“America’s Rembrandt”: The Life of Thomas Eakins as Seen in America’s Historical Newspapers
Eakins also played a leading and controversial role in American art education, pioneering the study of the anatomy and the human nude. He was among the first to use photography to study the human figure in motion, and his innovations as director of the Pennsylvania Academy of Fine Arts made it the leading art school in the United States.
Because he was out of step with the artistic sensibilities of his era, Eakins “sold only about 25 to 30 paintings in his lifetime,” as noted below in a review of a 1986 “American Masters” documentary, published in The Oregonian:
Things got so bad near the end of Eakins’ life that many people, after commissioning him to do portraits, rejected the final results, sometimes refusing to accept the paintings even when Eakins offered them free. Eakins painted what he saw, without cosmetic correction, so some of his subjects turned out to be less handsome or pretty than they had hoped and expected.
Philadelphia was America’s cultural center when Thomas Eakins was born on July 25, 1844. By the time he was twelve years old, Eakins was demonstrating advanced drawing ability and an unusually fine understanding of perspective. His father, a prosperous calligraphy teacher, encouraged and influenced his son’s artistic pursuits. After excelling at Central High, the city’s leading public school for applied arts and sciences, Eakins went on to study drawing and anatomy at Philadelphia’s Pennsylvania Academy of Fine Arts, America’s first art museum and art school. His study of anatomy and dissection at Jefferson Medical College piqued his interest in surgery, which he later depicted in major paintings.
By 1866, the 22-year-old Eakins was in Paris studying with Jean-Leon Gerome at the Ecole des Beaux-Arts. Eakins’ attendance at the atelier of Leon Bonnat, a realist painter concerned with anatomical accuracy, deepened his passion for the human figure and the methods of the French and Spanish masters. Eventually, his own work would hang in New York’s Metropolitan Museum of Art, home of many 19th-century European masterpieces, as seen in this 1917 article from the Philadelphia Inquirer, published a year after his death:
Eakins belongs to the type of painter whose worth is appreciated only after time has elapsed. The simplicity of his life and the sincerity of his attitude towards his art as well as his big indifference to notoriety completely deceived the casual official in art circles.
Depicting a naked subject was fraught with moral peril. This excerpt from a review of an art exhibit in 1892, published in the Philadelphia Inquirer, Eakins' hometown paper, expresses a contemporary view of the nude as subject:
There is no excuse for this. It is bad ethics for an artist to introduce his model to the public….When a Venus or what-not is painted we are not to think of her as a nude model, but as an artistic creation.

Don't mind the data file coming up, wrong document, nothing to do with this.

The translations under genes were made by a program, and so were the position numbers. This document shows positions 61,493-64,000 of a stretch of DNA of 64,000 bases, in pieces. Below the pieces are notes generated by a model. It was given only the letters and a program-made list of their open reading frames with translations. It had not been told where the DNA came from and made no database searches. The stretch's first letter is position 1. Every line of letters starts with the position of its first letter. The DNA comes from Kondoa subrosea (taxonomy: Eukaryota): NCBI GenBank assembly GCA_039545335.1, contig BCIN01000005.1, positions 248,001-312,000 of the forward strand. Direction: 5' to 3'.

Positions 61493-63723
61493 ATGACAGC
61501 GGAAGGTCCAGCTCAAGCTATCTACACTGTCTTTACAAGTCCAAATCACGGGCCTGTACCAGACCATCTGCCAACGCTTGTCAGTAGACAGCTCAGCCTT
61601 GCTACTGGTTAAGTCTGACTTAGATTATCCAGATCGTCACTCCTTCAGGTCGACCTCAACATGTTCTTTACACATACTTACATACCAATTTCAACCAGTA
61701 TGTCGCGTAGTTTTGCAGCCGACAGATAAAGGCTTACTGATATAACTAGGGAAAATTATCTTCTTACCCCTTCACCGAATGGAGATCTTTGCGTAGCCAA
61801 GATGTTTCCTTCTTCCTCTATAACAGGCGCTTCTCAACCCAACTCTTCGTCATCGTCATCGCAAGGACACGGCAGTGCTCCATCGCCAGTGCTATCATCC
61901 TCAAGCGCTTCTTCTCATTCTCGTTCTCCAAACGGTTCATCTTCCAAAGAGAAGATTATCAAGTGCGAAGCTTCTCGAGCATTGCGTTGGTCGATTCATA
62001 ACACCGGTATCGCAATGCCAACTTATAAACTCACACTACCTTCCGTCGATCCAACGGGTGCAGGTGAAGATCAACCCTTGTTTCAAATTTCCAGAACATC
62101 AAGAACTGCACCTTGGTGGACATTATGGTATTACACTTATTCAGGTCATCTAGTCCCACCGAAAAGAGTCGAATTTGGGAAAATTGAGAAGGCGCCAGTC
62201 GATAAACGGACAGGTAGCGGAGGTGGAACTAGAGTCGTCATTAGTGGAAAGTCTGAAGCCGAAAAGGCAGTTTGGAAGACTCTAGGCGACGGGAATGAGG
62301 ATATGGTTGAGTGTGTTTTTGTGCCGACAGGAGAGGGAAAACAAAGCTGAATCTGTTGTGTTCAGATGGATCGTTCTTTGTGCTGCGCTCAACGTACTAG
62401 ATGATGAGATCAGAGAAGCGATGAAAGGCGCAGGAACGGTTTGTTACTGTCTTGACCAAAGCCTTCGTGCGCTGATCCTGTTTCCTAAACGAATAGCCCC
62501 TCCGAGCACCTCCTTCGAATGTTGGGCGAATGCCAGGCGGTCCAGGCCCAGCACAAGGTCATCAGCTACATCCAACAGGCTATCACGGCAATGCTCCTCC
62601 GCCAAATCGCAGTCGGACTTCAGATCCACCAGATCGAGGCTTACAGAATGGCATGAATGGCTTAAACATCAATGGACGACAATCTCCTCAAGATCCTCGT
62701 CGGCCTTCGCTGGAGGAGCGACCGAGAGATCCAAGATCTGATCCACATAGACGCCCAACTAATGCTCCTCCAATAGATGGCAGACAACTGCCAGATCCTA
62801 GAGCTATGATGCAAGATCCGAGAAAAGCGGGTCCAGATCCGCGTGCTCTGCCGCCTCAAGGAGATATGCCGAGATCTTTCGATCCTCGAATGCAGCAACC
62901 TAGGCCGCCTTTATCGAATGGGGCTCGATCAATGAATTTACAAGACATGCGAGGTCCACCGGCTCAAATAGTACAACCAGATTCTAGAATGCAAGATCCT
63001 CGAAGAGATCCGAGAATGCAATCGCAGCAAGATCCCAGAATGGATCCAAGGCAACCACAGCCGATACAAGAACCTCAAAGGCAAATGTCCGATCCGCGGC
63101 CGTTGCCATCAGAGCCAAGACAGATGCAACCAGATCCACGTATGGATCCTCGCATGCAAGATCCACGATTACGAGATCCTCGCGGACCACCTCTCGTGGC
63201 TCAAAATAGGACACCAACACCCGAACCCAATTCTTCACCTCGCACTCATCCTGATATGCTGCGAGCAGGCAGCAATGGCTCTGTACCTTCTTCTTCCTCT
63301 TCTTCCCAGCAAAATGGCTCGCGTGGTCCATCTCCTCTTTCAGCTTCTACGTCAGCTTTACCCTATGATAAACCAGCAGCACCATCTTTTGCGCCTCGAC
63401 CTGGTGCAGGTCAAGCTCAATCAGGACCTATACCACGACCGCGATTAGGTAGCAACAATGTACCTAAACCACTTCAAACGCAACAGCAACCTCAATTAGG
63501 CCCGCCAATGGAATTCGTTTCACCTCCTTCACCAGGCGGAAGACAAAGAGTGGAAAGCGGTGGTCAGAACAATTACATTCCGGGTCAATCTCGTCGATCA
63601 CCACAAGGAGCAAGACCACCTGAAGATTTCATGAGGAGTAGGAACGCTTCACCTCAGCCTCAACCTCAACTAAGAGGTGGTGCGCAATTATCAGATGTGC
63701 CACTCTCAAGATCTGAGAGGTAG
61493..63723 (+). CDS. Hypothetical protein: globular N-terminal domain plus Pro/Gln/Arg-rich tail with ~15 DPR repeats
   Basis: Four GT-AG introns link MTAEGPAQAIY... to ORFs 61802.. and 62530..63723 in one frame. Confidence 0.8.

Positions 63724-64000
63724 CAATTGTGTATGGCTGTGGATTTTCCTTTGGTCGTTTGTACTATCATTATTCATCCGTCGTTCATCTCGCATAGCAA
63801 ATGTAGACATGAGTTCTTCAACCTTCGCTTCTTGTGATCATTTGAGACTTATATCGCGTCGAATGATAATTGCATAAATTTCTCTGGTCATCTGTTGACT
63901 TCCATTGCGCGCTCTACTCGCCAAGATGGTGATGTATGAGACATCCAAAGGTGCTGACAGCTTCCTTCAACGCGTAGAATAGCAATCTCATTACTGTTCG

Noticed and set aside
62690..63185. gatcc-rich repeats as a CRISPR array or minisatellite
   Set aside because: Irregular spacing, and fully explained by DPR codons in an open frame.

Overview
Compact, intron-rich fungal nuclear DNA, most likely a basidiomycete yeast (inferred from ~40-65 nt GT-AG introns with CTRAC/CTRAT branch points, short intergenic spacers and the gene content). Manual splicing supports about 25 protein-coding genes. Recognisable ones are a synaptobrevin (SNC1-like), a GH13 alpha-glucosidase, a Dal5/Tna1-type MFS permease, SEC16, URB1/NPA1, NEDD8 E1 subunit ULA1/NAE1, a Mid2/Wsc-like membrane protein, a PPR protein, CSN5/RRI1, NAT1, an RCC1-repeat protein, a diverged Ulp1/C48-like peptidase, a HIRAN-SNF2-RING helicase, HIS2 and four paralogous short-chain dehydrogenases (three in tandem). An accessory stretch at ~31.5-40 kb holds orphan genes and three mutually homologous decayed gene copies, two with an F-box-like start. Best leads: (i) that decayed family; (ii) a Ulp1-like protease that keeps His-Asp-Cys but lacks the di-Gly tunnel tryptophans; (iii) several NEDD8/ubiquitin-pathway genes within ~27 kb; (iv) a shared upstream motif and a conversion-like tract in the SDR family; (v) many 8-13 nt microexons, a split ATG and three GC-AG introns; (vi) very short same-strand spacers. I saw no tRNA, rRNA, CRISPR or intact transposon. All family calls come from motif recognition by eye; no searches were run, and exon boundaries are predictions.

Press coverage of art exhibits in the 1870s and 80s, when Eakins was beginning his career, tended to be long lists of participants. Sometimes a phrase giving the title of a painting and its subject would be included. In this review of an 1878 watercolor show at the National Academy of Design, published in the New York Herald, Eakins is mentioned near the end of the second paragraph. His exhibited painting, “Study of Negroes,” was later renamed “The Dancing Lesson (Negro Boy Dancing)” and acquired in 1925 by the Metropolitan Museum of Art.
In 1870, Eakins began producing a series of sketches and paintings of rowers on the nearby Schuykill River. This note about “The Pair Oared Shell,” which was displayed at the National Academy of Design, appeared in an 1879 issue of the New York Herald:
It is intensely real and unfortunately decidedly photographic.
As an athletic youth who enjoyed wrestling, swimming, ice skating, gymnastics, and rowing, Eakins frequently sought to depict sportsmen in action. But such images were disconcerting to an American public unfamiliar with such unconventional scenes. Many decades later, in a 1970 article about “the first comprehensive exhibition of his work in New York in 53 years,” the Boston Herald Traveler described “The Swimming Hole” as “a monumental example of Eakins' outdoor figure compositions.”
“The Gross Clinic,” his 1875 painting of Dr. Samuel D. Gross delivering a lecture while performing surgery, documented advances in surgical techniques. Its uncompromising realism led to its rejection for Philadelphia's 1876 Centennial Exhibition and other major exhibits.
An 1878 New York Herald article, an excerpt of which is displayed below, notes that classes at the Pennsylvania Academy of Fine Arts have commenced, and that “the well known artist” Thomas Eakins is “assistant professor and chief demonstrator of anatomy.” A second mention of Eakins in the following paragraph notes the increasing interest in his work among European collectors.
This announcement of his promotion to chief instructor appeared the next year, 1879, in the Philadelphia Inquirer, noting:
Mr. Eakins studied abroad under the best masters, and has shown by some of his works that he is possessed of the highest order of artistic talent.
Critical appraisals of Eakins’ work during his lifetime were infrequent and brief. This excerpt from a review of the 54th annual exhibit of the National Academy of Design, which appeared in an 1879 issue of the New York Herald, describes his “Portrait of John H. Brinton,” a surgeon and friend of Eakins. The reviewer writes that Eakins paints “the carpet at the Doctor's feet with as much strength and care as he does his face.”